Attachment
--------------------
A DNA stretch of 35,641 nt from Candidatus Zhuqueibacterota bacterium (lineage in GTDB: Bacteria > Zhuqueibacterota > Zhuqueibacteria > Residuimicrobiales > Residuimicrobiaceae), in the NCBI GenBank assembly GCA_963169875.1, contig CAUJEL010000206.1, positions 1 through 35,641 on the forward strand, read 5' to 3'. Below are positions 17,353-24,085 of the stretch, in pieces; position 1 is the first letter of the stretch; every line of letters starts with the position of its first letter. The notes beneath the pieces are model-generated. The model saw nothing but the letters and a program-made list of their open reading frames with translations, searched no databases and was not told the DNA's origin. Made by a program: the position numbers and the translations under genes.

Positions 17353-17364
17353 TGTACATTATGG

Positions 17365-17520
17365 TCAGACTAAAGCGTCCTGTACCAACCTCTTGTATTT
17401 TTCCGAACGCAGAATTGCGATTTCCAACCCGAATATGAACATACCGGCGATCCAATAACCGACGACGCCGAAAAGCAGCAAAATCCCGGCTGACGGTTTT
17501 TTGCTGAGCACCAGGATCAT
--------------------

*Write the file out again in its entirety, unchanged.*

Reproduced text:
A DNA stretch of 35,641 nt from Candidatus Zhuqueibacterota bacterium (lineage in GTDB: Bacteria > Zhuqueibacterota > Zhuqueibacteria > Residuimicrobiales > Residuimicrobiaceae), in the NCBI GenBank assembly GCA_963169875.1, contig CAUJEL010000206.1, positions 1 through 35,641 on the forward strand, read 5' to 3'. Below are positions 17,353-24,085 of the stretch, in pieces; position 1 is the first letter of the stretch; every line of letters starts with the position of its first letter. The notes beneath the pieces are model-generated. The model saw nothing but the letters and a program-made list of their open reading frames with translations, searched no databases and was not told the DNA's origin. Made by a program: the position numbers and the translations under genes.

Positions 17353-17364
17353 TGTACATTATGG

Positions 17365-17520
17365 TCAGACTAAAGCGTCCTGTACCAACCTCTTGTATTT
17401 TTCCGAACGCAGAATTGCGATTTCCAACCCGAATATGAACATACCGGCGATCCAATAACCGACGACGCCGAAAAGCAGCAAAATCCCGGCTGACGGTTTT
17501 TTGCTGAGCACCAGGATCAT